6. Blue Cochin

Blue Cochin chickens are rare. They came from China. Although, many people think their true origin is Vietnam because, in the 1840s, a French colony in that region was exporting them around the world.

The American Poultry Association recognizes the Blue Cochin breed. They classify it as an Asiatic breed, along with Brahma and Langshan chickens. Like the Australorp, Blue Cochins are a recovering breed after nearly reaching extinction.

Blue Cochin is one of two breeds that has frizzle chickens. Their feathers curl forward, giving them a unique appearance.

These fowls are popular because they are good egg layers and have a gentle character. Blue Cochin hens will lay between 180 – 200 eggs a year and prefer to do so in winter.

7. Blue Plymouth Rock

Breeders cross Andalusian males and Plymouth Barred Rock females to create the beautiful Blue Plymouth Rock chickens. Their plumage is a soft, grayish blue with a hint of lavender.

Blue Plymouth Rock chickens are dual-purpose and have recognition from the American Poultry Association. These hens lay around 300 large, brown eggs a year, even during the colder months.

Blue Plymouth Rock chickens are calm and curious fowls. They love exploring their surroundings and prefer free-range conditions.

8. Blue Copper Maran

Blue Copper Maran Chicken

The Blue Copper Maran originates from France. In the 1800s, breeds mixed their chickens with other wild game to create the Maran.

Only the French Blue Copper Marans gained recognition from the American Poultry Association, unlike their English cousins.

Blue Copper Marans are friendly fowls that live comfortably in confinement or free-range. They also mix well with other chicken breeds, so they are easy to raise. Some Maran chickens have feathered legs, so they need a little extra care.

Blue Copper Marans lay between 150 – 200 eggs a year. They produce large, brown eggs that sometimes come out very dark. As they grow older, their eggs become lighter and eventually turn white.

9. Blue Dutch Bantam

As the name suggests, Blue Dutch Bantam chickens come from the Netherlands. They imported birds from the Dutch East Indies in the 1880s and created the Bantam breed.

Interestingly, they first arrived in America in 1945 but quickly died out. In the 1970s, American breeders re-imported Bantams. They only entered the American Poultry Association’s records in 1992.

Blue Dutch Bantam hens are broody and lay about 160 white eggs a year. Their eggs are a lot smaller than other commercial breeds.

10. Rhode Island Blue

Rhode Island Blues are a cross between Rhode Island Reds and Australorp chickens. Most are blue all the way through but some have red feathers as well.

They lay between 200 – 250 large, brown eggs a year. Rhode Island Blue hens are broody.

Rhode Island Reds have a classification with the American Poultry Association, but it’s unclear whether the Blues have one, too.

11. Blue Jersey Giant

Blue Jersey Giants get their name because they are so big. Originally bred in the 1800s, they are the largest chicken breed in the world today.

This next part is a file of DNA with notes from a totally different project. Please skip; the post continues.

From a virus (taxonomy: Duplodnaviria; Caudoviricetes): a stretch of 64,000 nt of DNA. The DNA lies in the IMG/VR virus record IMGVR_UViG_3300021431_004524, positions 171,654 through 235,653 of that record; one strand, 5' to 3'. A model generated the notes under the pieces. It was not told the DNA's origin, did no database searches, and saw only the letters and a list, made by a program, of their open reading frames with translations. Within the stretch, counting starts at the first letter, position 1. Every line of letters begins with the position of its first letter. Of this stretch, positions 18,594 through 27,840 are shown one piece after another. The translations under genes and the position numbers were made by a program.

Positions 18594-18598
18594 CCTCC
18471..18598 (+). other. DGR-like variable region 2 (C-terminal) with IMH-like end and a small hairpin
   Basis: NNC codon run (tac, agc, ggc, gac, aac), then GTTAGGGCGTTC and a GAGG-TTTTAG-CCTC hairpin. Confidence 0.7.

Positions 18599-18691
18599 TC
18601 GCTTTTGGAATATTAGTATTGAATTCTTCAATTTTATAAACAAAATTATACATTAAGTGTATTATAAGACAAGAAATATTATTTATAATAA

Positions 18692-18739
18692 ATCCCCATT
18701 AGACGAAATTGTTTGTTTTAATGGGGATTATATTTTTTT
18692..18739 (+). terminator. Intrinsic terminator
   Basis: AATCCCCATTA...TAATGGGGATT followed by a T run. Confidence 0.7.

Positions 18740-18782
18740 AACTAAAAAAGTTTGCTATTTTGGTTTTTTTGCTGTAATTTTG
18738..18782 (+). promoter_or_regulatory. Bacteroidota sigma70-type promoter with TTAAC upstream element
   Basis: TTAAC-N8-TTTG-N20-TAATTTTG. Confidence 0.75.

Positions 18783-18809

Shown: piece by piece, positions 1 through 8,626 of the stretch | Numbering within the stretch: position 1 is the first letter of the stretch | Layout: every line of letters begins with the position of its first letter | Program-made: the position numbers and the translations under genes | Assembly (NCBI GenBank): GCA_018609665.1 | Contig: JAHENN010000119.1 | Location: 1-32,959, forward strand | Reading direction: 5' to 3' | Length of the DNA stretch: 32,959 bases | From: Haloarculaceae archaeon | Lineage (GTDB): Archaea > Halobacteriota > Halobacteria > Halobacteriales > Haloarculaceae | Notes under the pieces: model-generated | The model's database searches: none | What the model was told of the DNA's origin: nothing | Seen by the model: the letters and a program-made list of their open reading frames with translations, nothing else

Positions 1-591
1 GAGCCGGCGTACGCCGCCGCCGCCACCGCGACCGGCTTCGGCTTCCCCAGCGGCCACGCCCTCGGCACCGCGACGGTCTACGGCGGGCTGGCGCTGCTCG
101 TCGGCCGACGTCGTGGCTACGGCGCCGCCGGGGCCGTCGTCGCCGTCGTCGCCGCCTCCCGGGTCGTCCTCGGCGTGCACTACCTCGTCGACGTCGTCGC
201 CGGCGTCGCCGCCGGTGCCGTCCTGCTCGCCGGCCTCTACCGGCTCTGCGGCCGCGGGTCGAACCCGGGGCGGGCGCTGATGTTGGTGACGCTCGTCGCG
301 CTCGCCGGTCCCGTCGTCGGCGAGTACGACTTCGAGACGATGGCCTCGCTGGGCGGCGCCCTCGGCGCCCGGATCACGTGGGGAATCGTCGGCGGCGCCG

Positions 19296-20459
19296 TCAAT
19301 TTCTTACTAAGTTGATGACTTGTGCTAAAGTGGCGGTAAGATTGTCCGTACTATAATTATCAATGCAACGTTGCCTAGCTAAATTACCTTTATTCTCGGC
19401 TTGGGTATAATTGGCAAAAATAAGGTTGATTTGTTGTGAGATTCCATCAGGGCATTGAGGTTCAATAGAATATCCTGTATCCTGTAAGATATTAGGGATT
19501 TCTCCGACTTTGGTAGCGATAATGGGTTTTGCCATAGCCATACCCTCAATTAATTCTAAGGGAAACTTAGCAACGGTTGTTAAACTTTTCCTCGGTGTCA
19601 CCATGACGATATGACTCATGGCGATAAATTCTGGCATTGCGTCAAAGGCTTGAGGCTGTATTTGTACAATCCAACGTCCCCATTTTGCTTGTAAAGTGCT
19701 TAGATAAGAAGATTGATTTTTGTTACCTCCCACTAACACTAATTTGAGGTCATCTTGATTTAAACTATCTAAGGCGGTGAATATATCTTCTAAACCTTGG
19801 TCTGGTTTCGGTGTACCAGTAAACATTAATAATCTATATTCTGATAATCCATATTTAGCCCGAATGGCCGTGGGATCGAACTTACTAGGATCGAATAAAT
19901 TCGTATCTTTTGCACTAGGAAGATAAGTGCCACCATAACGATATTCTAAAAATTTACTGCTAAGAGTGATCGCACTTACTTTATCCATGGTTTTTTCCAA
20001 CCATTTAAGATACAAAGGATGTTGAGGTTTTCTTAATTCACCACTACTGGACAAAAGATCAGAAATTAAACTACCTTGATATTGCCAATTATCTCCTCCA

Blue Jersey Giants are friendly fowls that happily live in barnyard runs or homesteads. In fact, many owners report that their Giants love cuddles and sitting on their laps. They enjoy sharing a home with other chicken breeds, too.

Hens produce about 150 large or extra-large eggs a year. If you want broody chickens, then The Blue Jersey Giant is for you.

Blue Jersey Chickens gained recognition from the American Poultry Association in 1922.

Final Words

These are some of the most popular blue chicken breeds you can raise. Their plumage will add a unique flair to your backyard flock. Most of these chicken breeds are dual-purpose and have great laying capacity.

Keep in mind that it’s best to raise most chicken breeds free-range as they love to forage for food and explore.

RESEARCH

  1. https://www.backyardchickencoops.com.au/blogs/learning-centre/top-20-chicken-breeds-for-your-backyard-coop
  2. https://www.thehappychickencoop.com/17-best-blue-chicken-breeds-for-your-flock/
  3. https://thehipchick.com/blue-chicken-breeds/
  4. https://www.thehappychickencoop.com/andalusian-chicken/
  5. https://www.thefeatherbrain.com/blog/wyandotte-chickens
  6. https://www.pickeringvalleyfeed.com/2021-chicken-info/breed-info/blue-australorp/
  7. https://backyardpoultry.iamcountryside.com/chickens-101/blue-and-black-australorp-chicken-a-prolific-egg-layer/
  8. https://www.thehappychickencoop.com/ameraucana/
  9. https://www.domesticforest.com/bresse-gauloise-chicken/
  10. https://www.bresse-gauloise.org/
  11. https://www.mcmurrayhatchery.com/blue_cochins.html
  12. https://www.thehappychickencoop.com/cochin-chickens/
  13. https://www.freedomrangerhatchery.com/blue-plymouth-rock.asp
  14. https://poultrykeeper.com/chicken-breeds/dutch-bantams/
  15. https://www.poultryclubsa.co.za/dutch-bantam-breeders/
  16. https://www.mthealthy.com/birds/rhode-island-blue
  17. https://www.backyardchickens.com/threads/rhode-island-blue.1446847/
  18. https://www.backyardchickens.com/threads/rhode-island-blue.1446847/
  19. https://www.thefeatherbrain.com/blog/jersey-giant-chickens
  20. https://livestockconservancy.org/index.php/heritage/internal/jerseygiant